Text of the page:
Mayor de Blasio on Tuesday announced the creation of a “Racial Justice Commission” that he said would suggest changes to the City Charter — and even “change the world.”
The move came after de Blasio touted it in advance more than a dozen times over the past year.
But he gave the 11-member commission a deadline to submit its recommendations in December, when he’ll be a lame duck following the Nov. 2 mayoral election.
Changing the City Charter requires approval by the voters and last happened in 2019, when the powers of the Civilian Complaint Review Board were expanded.
De Blasio claimed his new panel’s work would be modeled in part on that of South Africa’s post-apartheid Truth and Reconciliation Commission, saying, “We want to take from those international models and adapt them to the reality here.”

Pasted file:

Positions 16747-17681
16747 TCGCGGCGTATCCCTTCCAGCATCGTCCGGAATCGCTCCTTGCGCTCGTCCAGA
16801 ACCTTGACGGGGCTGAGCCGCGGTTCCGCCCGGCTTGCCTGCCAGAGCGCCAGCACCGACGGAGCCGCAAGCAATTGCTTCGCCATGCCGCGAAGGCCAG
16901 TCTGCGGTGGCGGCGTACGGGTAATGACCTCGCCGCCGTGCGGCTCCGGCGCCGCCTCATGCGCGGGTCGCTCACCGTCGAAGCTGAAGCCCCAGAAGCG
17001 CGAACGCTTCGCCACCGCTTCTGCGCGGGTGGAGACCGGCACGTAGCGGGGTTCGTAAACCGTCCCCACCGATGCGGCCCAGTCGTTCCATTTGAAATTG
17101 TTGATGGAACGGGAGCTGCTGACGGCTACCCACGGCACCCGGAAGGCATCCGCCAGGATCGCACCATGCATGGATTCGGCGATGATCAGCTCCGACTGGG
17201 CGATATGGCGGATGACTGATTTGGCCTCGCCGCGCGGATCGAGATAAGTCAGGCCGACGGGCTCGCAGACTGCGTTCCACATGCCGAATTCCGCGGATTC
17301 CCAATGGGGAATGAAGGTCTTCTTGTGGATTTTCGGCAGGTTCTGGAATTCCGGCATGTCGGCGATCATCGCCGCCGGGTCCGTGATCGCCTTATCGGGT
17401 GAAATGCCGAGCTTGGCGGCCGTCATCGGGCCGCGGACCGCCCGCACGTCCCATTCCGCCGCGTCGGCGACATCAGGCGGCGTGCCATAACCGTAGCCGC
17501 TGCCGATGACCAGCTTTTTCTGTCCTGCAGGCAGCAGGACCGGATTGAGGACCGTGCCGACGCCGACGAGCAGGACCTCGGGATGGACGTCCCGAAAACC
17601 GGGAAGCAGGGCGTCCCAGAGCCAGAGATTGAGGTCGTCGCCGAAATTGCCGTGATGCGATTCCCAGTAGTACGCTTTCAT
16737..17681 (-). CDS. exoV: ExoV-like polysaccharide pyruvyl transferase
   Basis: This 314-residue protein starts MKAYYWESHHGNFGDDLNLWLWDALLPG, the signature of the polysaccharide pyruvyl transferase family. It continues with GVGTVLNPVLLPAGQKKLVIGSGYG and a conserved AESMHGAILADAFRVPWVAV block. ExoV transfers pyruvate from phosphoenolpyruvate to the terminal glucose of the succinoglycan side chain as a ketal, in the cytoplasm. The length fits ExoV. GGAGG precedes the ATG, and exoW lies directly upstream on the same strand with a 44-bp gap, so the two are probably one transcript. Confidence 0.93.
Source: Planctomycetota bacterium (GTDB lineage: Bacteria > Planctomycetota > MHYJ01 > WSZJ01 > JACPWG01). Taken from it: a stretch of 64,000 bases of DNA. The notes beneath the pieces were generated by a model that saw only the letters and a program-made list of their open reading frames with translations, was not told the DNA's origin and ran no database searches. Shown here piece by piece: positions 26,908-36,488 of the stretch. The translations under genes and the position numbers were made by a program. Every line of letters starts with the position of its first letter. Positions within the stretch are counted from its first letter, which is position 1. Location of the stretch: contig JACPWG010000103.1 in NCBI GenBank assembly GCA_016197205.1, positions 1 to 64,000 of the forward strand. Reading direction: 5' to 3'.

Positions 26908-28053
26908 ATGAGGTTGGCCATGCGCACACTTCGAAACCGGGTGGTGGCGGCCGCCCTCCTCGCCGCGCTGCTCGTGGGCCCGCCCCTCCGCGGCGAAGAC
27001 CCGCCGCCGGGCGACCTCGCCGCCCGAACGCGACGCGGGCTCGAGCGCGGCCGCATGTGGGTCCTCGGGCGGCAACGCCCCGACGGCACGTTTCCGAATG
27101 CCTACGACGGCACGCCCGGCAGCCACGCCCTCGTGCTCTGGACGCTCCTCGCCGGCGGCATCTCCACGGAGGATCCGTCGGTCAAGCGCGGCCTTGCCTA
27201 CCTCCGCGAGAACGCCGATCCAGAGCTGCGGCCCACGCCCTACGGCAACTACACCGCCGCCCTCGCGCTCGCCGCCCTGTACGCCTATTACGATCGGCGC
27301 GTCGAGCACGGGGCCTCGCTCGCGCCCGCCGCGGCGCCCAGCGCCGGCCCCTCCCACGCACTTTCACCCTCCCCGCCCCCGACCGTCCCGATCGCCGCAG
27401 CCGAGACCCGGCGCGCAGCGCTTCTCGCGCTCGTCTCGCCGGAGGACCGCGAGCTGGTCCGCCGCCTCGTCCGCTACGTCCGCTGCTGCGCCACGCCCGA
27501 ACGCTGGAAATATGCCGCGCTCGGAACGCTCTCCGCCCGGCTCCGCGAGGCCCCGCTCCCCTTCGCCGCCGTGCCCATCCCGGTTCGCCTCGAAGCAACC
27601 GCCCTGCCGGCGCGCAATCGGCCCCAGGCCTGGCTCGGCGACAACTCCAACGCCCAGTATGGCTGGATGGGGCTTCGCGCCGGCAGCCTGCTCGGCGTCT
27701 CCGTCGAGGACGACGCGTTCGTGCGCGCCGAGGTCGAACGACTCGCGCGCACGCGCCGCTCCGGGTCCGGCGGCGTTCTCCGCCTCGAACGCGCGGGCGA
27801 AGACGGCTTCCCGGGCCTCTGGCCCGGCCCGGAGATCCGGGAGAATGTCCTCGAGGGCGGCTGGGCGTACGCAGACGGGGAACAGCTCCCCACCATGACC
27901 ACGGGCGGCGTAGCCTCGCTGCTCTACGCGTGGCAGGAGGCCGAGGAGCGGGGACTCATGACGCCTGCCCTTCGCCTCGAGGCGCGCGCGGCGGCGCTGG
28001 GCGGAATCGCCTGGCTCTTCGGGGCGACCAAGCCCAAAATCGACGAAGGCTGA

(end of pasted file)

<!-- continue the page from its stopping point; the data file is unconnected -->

“Racism’s been with us for 400 years, but it can be eradicated,” the mayor said.
“This group will change the world.”
De Blasio didn’t detail how that would happen but said he was open to the idea of paying reparations after a reporter said the commission’s chairwoman — Jennifer Jones Austin, CEO of the Federation of Protestant Welfare Agencies — has called that something to be considered.
Betsy Gotbaum of the good-government group Citizens Union called the timing of de Blasio’s announcement — so near the end of his two-term tenure — “very bizarre.”